Most nonpaying clients faced with a lawsuit by their former lawyer will assert counterclaims for malpractice — even if the malpractice claim has no merit.  While the lawyer must, of course, still deal with the malpractice claim, courts generally go out of their way to sever a lawyer's account stated claim from a nonpaying client's malpractice counterclaim.  This is especially so if the alleged malpractice relates to different work from what is at issue on the unpaid invoices.

Further, as a strategic matter, unless the malpractice counterclaim has merit, most nonpaying clients will drop it after the lawyer obtains a quick judgment on summary judgment at the outset of the case.

Conclusion

Suing a former client is never pleasant, and is a last resort after the attorney-client relationship has broken down. But using efficient, streamlined ways to collect from nonpaying clients can allow a law firm to provide greater value to the rest of its clients.

Joshua Wurtzel is a partner at Schlam Stone & Dolan LLP in New York.

Judge Clears Law Firm in Overcharge Fee Suit

May 6, 2022

A recent Law 360 story by Ryan Harroff, “Judge Axes Benicar Fee Suit. Says Firm Didn’t Overcharge” reports that Mazie Slater Katz & Freeman LLC beat a suit that claimed it overcharged its clients in multidistrict litigation over gastrointestinal injuries related to blood pressure drug Benicar and its generic Olmesartan after the New Jersey court found a state attorney fee rule did not apply to the MDL.  A New Jersey federal judge granted Mazie Slater's motion to dismiss the proposed class action, writing that the nearly $9 million award for the firm was "well within the reasonable and equitable percentages of Third Circuit examples."  The court agreed with the firm's argument from its dismissal bid that a state rule on attorney fees that served as the backbone of the action does not apply to mass tort MDL cases.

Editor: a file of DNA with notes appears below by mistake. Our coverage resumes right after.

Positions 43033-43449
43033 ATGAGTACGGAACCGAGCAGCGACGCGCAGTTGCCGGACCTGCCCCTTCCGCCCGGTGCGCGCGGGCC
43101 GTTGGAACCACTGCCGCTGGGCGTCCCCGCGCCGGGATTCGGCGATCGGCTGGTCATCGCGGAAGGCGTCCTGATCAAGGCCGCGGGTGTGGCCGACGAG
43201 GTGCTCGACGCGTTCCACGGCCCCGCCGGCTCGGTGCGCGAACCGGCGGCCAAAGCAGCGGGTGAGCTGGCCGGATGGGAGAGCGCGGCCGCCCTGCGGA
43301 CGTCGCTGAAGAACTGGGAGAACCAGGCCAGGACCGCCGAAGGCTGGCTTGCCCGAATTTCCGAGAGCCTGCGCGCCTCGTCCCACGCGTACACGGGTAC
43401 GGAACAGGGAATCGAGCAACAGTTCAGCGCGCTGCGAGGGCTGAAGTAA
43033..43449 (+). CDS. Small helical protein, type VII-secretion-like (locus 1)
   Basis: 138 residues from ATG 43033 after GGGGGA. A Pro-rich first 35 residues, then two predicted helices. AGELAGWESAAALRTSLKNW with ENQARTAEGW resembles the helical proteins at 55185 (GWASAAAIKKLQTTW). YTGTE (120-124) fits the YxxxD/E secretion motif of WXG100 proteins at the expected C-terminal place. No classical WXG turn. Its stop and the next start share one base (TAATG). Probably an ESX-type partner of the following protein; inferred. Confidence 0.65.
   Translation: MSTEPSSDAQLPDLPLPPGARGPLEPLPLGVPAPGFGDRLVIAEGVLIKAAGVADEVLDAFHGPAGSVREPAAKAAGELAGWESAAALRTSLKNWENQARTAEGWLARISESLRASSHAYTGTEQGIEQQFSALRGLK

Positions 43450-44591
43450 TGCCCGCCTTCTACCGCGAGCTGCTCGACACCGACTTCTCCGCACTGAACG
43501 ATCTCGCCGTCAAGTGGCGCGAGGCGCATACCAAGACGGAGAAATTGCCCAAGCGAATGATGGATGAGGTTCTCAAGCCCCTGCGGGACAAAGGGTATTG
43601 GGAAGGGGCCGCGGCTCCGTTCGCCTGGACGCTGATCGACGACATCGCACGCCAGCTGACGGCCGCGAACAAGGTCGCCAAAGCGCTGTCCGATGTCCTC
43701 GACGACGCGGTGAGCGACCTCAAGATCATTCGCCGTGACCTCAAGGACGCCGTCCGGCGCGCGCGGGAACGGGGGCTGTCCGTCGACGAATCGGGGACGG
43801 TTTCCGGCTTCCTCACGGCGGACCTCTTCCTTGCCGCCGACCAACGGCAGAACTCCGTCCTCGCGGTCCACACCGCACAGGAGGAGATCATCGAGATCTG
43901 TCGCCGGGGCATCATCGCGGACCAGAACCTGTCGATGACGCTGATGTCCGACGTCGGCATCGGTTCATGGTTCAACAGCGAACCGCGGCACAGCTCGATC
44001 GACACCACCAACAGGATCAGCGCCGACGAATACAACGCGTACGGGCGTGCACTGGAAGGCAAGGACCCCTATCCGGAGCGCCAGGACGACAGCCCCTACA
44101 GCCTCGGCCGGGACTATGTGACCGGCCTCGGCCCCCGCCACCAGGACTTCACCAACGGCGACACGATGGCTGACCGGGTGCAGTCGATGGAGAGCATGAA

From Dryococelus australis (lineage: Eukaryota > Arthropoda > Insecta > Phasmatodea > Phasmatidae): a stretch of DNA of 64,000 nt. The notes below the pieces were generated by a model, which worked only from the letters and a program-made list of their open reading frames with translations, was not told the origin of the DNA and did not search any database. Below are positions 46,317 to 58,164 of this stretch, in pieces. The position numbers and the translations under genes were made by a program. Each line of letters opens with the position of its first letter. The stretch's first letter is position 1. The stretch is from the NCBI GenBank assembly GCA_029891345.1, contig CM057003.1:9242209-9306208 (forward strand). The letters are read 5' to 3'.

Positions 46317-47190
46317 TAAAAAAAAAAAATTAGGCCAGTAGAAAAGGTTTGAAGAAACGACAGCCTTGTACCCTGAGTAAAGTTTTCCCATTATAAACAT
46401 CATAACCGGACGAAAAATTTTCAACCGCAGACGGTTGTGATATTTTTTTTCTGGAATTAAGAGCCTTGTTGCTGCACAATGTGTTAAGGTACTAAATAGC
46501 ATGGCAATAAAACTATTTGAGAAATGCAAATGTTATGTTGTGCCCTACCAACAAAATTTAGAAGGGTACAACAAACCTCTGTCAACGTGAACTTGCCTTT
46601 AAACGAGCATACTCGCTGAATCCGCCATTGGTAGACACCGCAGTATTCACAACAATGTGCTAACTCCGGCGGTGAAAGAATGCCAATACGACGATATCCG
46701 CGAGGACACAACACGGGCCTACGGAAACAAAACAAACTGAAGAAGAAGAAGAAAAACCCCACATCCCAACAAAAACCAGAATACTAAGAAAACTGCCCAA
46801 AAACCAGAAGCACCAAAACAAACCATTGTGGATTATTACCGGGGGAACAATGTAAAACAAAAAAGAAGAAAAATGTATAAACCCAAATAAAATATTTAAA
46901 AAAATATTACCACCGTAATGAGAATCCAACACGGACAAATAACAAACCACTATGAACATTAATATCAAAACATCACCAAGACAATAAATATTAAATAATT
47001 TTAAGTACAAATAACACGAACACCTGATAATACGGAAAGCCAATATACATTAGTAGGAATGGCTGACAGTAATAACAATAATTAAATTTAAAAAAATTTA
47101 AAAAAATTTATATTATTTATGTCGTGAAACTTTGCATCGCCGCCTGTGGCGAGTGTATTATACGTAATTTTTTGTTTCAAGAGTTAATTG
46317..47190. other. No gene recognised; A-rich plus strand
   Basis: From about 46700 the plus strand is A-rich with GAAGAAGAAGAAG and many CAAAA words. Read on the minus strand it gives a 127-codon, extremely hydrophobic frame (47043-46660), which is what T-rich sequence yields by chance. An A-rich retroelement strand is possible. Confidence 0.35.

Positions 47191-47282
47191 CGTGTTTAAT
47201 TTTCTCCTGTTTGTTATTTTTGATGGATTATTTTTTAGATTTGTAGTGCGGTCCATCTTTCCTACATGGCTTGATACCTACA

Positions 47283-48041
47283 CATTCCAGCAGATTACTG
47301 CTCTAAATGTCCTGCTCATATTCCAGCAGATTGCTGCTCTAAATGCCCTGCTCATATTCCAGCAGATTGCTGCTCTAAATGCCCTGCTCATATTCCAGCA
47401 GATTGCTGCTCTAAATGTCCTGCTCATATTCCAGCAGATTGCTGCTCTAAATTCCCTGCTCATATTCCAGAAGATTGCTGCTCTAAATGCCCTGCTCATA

According to the court's opinion, named plaintiff Anthony Martino misapplied New Jersey Court Rule 1:21-7(i), which requires firms to aggregate class action fees based on individual client recoveries and seek court approval for fees over $3 million, by claiming that he and his proposed class members all had "substantially identical liability issues," a requirement for the rule, since they were all litigants in a New-Jersey resident-only multicounty consolidated litigation running parallel to the broader Benicar MDL.

According to the opinion, "there can be no rational, medical, logical, or legal justification why the claims of a subset of Olmesartan registrants could be interpreted as having substantially identical liability based merely on the fact they arose in the MCL."

The product liability MDL and MCL in question sought to hold Daiichi Sankyo Inc. and Forest Laboratories Inc. accountable for injuries suffered by Benicar and Olmesartan users.  The MDL settled initially for $300 million in August 2017 and the deal later grew to $380 million after triple the expected class members registered, according to the opinion.

Mazie Slater got $8.9 million of the total attorney fee allotment from the deal, and Martino accused the firm of running afoul of the New Jersey court rule in his November complaint, which claimed legal malpractice, unjust enrichment and conversion after firm partner Adam Slater allegedly failed to tell his clients that the firm would get "substantial fees and costs for the same, or substantially same, work that he had performed for each client and for which he received a full fee under the individual retainer agreements."